My first day on the job was great! I woke up at 3am (after passing out a 9pm) and remembered that I had not packed the right shoes for the outfit I planned to wear. I have not had a pedicure in two months so my toes are not worthy of wearing sandals! Lucikly, I had my ever faithful Dansko clogs. Not very pretty but comfy and toe covering. I caught the tram, got to the office, asked to speak to Mark and the receptionist said "Hey! You are the new employee! You don't need to wait for him. Here's your key card, I'll show you to your desk." I got there, everything was set up, I got a tutorial from the office assistant on how to log into everything.
At the morning meeting, Marc introduced me to everyone and told them to be nice to me and sit with me in the lunchroom since most of the departmental staff are out of the office for the month. then he gave me a very comprehensive overview of the organization's layout and design. He took me to lunch where we talked about Darfur and sat by the canal in the sunshine eating cheese sandwiches.
It was a FAR cry from my first day at Refugees International. When I got there, the receptionist made me sit in the hall for thirty minutes while she screamed at someone on the phone. They took me upstairs to my new office and noone had bothered to clean out the desk - there was even a dirty plate from someone's leftover lunch on the desk. I had no login into the system, the computer hardly work, and there was absolutely no orientation. I ended up inviting one of the people I barely knew to lunch just so I could hae someone to talk to. I had no work to do, nothing was prepared for me and then they sent me to Liberia a week later.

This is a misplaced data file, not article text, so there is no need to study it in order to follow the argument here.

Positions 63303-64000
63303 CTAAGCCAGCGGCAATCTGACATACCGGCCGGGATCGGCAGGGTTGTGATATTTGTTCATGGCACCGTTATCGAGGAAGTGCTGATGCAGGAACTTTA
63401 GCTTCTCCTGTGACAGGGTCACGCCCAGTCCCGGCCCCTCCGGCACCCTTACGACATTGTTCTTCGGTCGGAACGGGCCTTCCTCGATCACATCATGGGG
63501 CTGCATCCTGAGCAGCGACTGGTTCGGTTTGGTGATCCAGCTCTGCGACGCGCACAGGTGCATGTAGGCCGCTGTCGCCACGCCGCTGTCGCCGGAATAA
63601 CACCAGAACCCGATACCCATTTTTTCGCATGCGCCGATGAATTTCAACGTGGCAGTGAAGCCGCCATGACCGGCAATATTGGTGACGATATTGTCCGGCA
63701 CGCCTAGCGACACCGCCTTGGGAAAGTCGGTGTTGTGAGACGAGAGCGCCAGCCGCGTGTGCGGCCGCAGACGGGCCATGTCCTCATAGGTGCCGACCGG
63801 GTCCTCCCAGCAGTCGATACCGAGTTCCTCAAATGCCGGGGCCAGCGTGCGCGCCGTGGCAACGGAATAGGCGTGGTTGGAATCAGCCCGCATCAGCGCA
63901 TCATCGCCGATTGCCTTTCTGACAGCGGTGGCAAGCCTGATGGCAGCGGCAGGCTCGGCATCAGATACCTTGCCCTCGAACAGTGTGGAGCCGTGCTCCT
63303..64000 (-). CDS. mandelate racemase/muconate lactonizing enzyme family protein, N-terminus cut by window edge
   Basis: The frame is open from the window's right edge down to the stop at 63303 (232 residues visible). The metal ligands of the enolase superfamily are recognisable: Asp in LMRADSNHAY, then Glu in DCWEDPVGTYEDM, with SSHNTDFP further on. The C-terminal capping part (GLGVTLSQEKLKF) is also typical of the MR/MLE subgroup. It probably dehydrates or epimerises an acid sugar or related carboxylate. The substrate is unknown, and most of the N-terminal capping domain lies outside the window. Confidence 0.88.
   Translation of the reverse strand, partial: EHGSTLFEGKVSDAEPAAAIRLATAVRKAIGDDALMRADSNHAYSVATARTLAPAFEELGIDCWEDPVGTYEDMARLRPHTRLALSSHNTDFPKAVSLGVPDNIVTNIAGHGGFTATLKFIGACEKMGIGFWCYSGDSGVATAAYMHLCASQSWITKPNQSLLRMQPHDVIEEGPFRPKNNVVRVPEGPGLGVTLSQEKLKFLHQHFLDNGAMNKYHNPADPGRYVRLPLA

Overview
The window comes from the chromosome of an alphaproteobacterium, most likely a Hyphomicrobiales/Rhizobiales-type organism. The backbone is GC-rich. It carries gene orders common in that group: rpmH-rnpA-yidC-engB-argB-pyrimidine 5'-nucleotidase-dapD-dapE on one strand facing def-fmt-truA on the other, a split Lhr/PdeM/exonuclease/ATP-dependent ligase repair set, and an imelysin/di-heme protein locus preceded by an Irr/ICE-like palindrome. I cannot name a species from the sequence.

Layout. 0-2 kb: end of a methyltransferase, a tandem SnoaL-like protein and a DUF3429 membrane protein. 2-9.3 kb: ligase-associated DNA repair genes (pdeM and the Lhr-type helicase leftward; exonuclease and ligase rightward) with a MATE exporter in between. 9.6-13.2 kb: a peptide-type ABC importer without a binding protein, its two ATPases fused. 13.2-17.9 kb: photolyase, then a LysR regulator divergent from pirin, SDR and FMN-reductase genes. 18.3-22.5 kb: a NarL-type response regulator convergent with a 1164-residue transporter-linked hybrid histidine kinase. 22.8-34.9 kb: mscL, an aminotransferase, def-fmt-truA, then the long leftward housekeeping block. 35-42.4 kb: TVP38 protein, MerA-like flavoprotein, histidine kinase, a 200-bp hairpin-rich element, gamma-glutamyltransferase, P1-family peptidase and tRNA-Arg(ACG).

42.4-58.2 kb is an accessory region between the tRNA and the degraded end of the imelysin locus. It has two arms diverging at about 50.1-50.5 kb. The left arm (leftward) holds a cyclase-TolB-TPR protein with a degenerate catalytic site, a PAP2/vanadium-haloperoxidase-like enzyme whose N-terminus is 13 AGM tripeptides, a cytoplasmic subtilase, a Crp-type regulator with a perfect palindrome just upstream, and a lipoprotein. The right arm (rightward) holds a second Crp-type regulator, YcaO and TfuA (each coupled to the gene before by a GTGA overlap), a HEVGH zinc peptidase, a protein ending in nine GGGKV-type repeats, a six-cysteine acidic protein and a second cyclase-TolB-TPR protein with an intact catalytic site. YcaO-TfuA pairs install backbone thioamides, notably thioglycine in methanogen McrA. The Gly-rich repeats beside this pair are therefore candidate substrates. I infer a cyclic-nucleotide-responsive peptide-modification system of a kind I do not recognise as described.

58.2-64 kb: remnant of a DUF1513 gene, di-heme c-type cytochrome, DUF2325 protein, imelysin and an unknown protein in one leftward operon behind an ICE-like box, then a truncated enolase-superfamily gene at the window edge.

MSF wants me to go to Brussels for a meeting tomorrow so I'm off at the crack of dawn to take the train! How jet setter!
The only downside to moving here is the money situation. As you may remember, I lost my wallet the week before I moved here. After frantically dashing around to replace the cards and such, I've found some cracks in the system. I don't have a pin number for my new ATM card that is connected to my DC bank account. My electronic bank account won't connect to my South Carolina bank account (although I have a pin number and an ATM card for that). It also takes about a week for the money to transfer form the DC account to the electronic account. My South Carolina account has an ATM card and a pin number but they don't work in Europe.
Today I learned that I have to produce 450 euros for my residency permit (non reimbursable) tomorrow morning. And I have to pay for my train ticket to Brussels (no credit cards accepted) and wait to get reimbursed. I'm still waiting for them to reimburse me the $600 from my plane ticket. The $200 I changed upon arrival is now a 20 Euro note after buying a phone, some phone time, and going out to a shockingly expensive dinner with my friends on Saturday night (70 euros each!, I had no idea the place we were going was going to be so expensive. I ordered cheaply but that 'going dutch' thing will get you every time).
I have no idea how I'm going to get enough money for a deposit for an apartment. Oh yeah, they also pay once a month and because the woman who organizes the appointments with the tax office where they issue you a tax number (essential for opening a bank account), I may not get paid this month.
So that's my day. Wish me luck on the money front. Things will all pan out. At least they provide lunch for us every day at the office. I can definately lose weight this way. And its good for the spirit, dontcha know.